Facts: The common property line between an owner’s parcel of land and their neighbor’s parcel is subject to the original land survey completed 150 years prior. Previous neighbors planted a row of trees as a privacy screen marking the approximate property line, but the exact boundary was never confirmed. Later, the owner discovers the current neighbor is using land located on the owner’s side of the tree line, which the neighbor believes is part of their land. The owner has their parcel surveyed to confirm the property line. The surveyor, unable to locate the eroded markers from the original survey, refers to retracements by subsequent surveyors along with the original survey to determine the probable locations of the markers. The surveyor concludes the trees are on the boundary line and, thus, the portion of land used by the neighbor is within the owner’s property line.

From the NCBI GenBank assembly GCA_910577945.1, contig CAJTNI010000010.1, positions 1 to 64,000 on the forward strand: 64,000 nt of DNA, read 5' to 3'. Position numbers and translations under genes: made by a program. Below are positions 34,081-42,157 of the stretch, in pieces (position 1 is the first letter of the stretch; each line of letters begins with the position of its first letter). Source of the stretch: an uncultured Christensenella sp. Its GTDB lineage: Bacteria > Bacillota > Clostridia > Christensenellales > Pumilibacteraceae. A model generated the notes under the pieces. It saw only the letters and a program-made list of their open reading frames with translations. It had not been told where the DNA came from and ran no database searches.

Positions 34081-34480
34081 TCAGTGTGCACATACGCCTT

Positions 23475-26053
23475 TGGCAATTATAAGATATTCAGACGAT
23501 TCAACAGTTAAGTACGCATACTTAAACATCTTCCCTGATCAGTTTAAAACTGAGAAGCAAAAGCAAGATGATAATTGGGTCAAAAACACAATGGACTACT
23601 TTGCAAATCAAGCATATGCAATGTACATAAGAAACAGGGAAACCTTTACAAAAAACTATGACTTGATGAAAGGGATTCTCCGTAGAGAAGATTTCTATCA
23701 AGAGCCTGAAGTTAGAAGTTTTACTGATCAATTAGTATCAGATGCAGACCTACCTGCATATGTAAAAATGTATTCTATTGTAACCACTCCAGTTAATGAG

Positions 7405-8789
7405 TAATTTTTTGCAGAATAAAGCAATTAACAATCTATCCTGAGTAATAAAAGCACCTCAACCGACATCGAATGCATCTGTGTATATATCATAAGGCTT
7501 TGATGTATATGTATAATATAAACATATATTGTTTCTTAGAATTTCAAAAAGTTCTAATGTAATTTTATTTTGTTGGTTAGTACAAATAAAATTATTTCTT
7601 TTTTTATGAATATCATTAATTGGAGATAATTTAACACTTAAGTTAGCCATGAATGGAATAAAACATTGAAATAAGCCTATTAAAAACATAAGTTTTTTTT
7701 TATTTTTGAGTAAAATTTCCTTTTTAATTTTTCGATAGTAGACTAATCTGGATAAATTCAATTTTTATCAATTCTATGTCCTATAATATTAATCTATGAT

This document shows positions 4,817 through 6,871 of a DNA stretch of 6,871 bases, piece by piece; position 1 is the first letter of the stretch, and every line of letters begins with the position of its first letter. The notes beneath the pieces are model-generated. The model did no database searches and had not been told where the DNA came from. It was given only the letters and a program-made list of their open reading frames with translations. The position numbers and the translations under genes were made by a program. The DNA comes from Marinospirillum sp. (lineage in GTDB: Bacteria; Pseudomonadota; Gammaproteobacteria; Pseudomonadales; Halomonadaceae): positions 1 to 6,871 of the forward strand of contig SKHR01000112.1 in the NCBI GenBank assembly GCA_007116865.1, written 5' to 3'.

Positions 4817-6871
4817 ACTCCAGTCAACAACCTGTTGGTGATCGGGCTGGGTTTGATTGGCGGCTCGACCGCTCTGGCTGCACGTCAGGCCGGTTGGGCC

Claim: The owner seeks to quiet title to the portion of property used by the neighbor, claiming the land is within the owner’s property line since the surveyor reasonably determined the trees properly mark the boundary line by interpreting the marker locations described in the original and subsequent surveys.
Counter claim: The neighbor claims the owner’s survey is invalid and inaccurate since the surveyor did not sufficiently rely on the original survey or described markers to determine the property line.
Holding: A California court of appeals held the owner is entitled to the disputed portion of land since the owner’s surveyor sufficiently consulted the original land survey and subsequent surveys to reasonably determine the location of the described markers and property line, which is properly marked by the tree line. [Bloxham v. Saldinger (August 1, 2014)_CA4th_]